Banning unchaperoned teens from malls heralds end of retail hang out

Teens shopping for clothes According to a study by consumer research publisher Packaged Facts, teens are expected to spend $208.7 billion in 2011 -- mostly on clothes, music and movies. So why are they increasingly unwelcome at American malls on Friday and Saturday nights? The answer lies in an emerging trend that may herald the end of a modern day hang out.



First instituted by the mega-sized Mall of America in Bloomington, Minn., in 1996, the practice of "Parental Escort Policies" -- requiring kids between the ages of 13 and 17 to be accompanied by an adult during specified hours -- is gaining popularity nationwide. Especially on weekends. In fact, in spite of a move that may seem counter intuitive, some retailers report that banning unchaperoned teens has resulted in better business.

In the ABC News article, New Policies Exterminating Teen Mall Rats, Kayleen Schaefer reported that Mid Rivers Mall in St. Louis, Mo., experienced a 5% increase in overall traffic after their ban on unchaperoned teens went into effect last May. Their sales rose 3 to 10% in "all categories, including teen-oriented retailers." Others report similar success.

Jesse Tron, media relations spokesperson for NY-based International Council of Shopping Centers, estimates that about 75 malls nationwide have "Parental Escort Policies" and believes we may see more in the future. "It's certainly going to be something [in which we see] the number increase," Tron told WalletPop. "It's not going to decrease."

Tron says the practice of malls implementing new escort policies is as cyclical as birds flying south for the winter, only in this case, it's the kids coming back to roost. "Children are back to school and not on vacation or somewhere else [like] during the summer months," says Tron. "They are back in that [hang out] mode." Tron says shoppers can expect more centers to add restrictive teen policies as the holidays draw near.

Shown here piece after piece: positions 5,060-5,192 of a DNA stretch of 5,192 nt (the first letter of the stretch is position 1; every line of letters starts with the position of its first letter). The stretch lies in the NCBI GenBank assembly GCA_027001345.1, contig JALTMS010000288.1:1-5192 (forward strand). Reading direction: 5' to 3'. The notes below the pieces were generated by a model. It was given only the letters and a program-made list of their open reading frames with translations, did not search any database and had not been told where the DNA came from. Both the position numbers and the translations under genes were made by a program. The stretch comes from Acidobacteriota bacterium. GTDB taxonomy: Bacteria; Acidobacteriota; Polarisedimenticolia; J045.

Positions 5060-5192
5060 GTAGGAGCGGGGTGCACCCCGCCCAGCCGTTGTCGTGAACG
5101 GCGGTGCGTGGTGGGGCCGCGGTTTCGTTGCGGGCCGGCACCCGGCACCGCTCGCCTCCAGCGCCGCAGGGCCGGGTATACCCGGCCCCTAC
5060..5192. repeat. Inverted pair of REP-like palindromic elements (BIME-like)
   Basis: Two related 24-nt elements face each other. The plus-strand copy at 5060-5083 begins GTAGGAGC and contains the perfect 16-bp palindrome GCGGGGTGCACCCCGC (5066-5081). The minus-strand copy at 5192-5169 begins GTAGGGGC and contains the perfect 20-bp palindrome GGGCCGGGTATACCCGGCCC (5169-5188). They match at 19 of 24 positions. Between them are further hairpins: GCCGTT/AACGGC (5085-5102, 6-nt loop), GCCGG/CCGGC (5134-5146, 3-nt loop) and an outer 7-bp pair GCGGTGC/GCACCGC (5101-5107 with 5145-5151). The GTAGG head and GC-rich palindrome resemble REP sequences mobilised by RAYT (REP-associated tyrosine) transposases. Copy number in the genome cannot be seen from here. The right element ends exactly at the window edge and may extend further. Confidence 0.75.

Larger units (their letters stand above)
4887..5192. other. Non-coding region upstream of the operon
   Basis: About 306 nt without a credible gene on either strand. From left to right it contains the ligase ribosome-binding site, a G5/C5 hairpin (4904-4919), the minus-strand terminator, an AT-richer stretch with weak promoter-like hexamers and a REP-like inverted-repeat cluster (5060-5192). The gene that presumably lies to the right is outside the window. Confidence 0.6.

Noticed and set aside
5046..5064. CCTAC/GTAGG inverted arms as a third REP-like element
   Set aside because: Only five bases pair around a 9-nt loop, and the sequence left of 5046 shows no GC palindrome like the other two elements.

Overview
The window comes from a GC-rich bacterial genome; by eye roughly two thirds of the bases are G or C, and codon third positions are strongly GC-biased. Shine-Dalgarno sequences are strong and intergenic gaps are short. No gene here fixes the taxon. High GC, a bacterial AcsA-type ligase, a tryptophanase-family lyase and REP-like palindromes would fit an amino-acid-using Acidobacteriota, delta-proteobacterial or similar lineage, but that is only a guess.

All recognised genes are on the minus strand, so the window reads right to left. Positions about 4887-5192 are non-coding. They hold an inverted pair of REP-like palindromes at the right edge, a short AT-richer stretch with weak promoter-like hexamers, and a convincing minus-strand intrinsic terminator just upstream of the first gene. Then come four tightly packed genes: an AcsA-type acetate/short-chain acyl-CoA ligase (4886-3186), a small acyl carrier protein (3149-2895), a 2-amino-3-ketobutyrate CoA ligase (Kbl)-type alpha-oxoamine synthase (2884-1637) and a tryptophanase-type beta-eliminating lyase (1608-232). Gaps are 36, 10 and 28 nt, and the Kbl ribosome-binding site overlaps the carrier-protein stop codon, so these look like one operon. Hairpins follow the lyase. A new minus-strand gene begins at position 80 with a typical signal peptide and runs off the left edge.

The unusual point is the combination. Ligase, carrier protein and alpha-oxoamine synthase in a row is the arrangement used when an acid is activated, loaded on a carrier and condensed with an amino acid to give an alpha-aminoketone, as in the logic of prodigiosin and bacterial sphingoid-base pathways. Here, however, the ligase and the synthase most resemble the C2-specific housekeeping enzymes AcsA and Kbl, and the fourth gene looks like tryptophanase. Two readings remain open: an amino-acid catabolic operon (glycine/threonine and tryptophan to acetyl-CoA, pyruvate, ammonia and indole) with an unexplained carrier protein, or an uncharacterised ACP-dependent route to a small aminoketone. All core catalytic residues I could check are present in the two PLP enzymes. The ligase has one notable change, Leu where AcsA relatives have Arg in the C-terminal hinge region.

Another factor for the proliferation of policies can be attributed to property management groups that own more than one mall. "If a center has success with [a teen escort or curfew policy] and they own properties in other regions where they're having similar issues, they will be quicker to go to a policy," Tron says. "So you'll see a bunch in the same area sort of spring up, and that's why you'll see it happen at the same time in pockets."

One of the main "issues" Tron is referring to is the fact that families and older adults don't like navigating through large, congregating groups of teens. "Even if they are not doing anything bad," said Tron, "general rowdiness or loud behavior, anything like that could be a deterrent for other shoppers...[mall management] wants to make sure that their other shoppers feel safe and secure."

In fact, it's not only exuberant socializing that has retailers wringing their hands. In Florida, NBC 2 News Online (WBBH) reported: "In 2009, deputies wrote more than 400 trespass citations at malls in Lee and Collier Counties. Forty-six percent were given to kids 17 and under...As for arrests, 259 teens were arrested at malls in Lee, Collier and Charlotte Counties -making up 34% of all mall arrests. The main charge? Shoplifting."

The NBC 2 news team went undercover to investigate why hundreds of teens were being cited and arrested. All was calm until the journalists themselves were grabbed by mall security, cited for trespassing and arrested.

"The mall can request that anyone at anytime be removed from their property," Captain Kathy Rairden with the Lee County Sheriff's Office reportedly told the news crew.

Bottom line, malls are private property, and they get to decide when their shops are open and to whom. These basic operational bylaws may be increasingly put to the test as social networking and cell phones allow teens to text or tweet exactly where they are, what they are doing and invite their friends.

Party in the food court? Not if you want to keep your mall-going privileges...and a clean record.

"I raised five children who today range in age from 41 to 25," said WalletPop writer Jennie Phipps, "During those 15 or so years when I was shepherding them toward adulthood, it seems to me that there were increasing numbers of rules and diminishing tolerance for even minor divergence from them. I was really grateful when the last of mine turned 21 without facing major consequences for what I saw as minor infractions."

Lenore Skenazy, a columnist and author of "Free Range Kids: Giving Our Children the Freedom We Had Without Going Nuts with Worry," told ABC News, "They're treating 17-year-olds like they are babies who need supervision or juvenile delinquents who should be behind bars. There's a lot of self-fulfillment in that policy. The less chance we give them to prove themselves worthy of our respect, the less likely they will."












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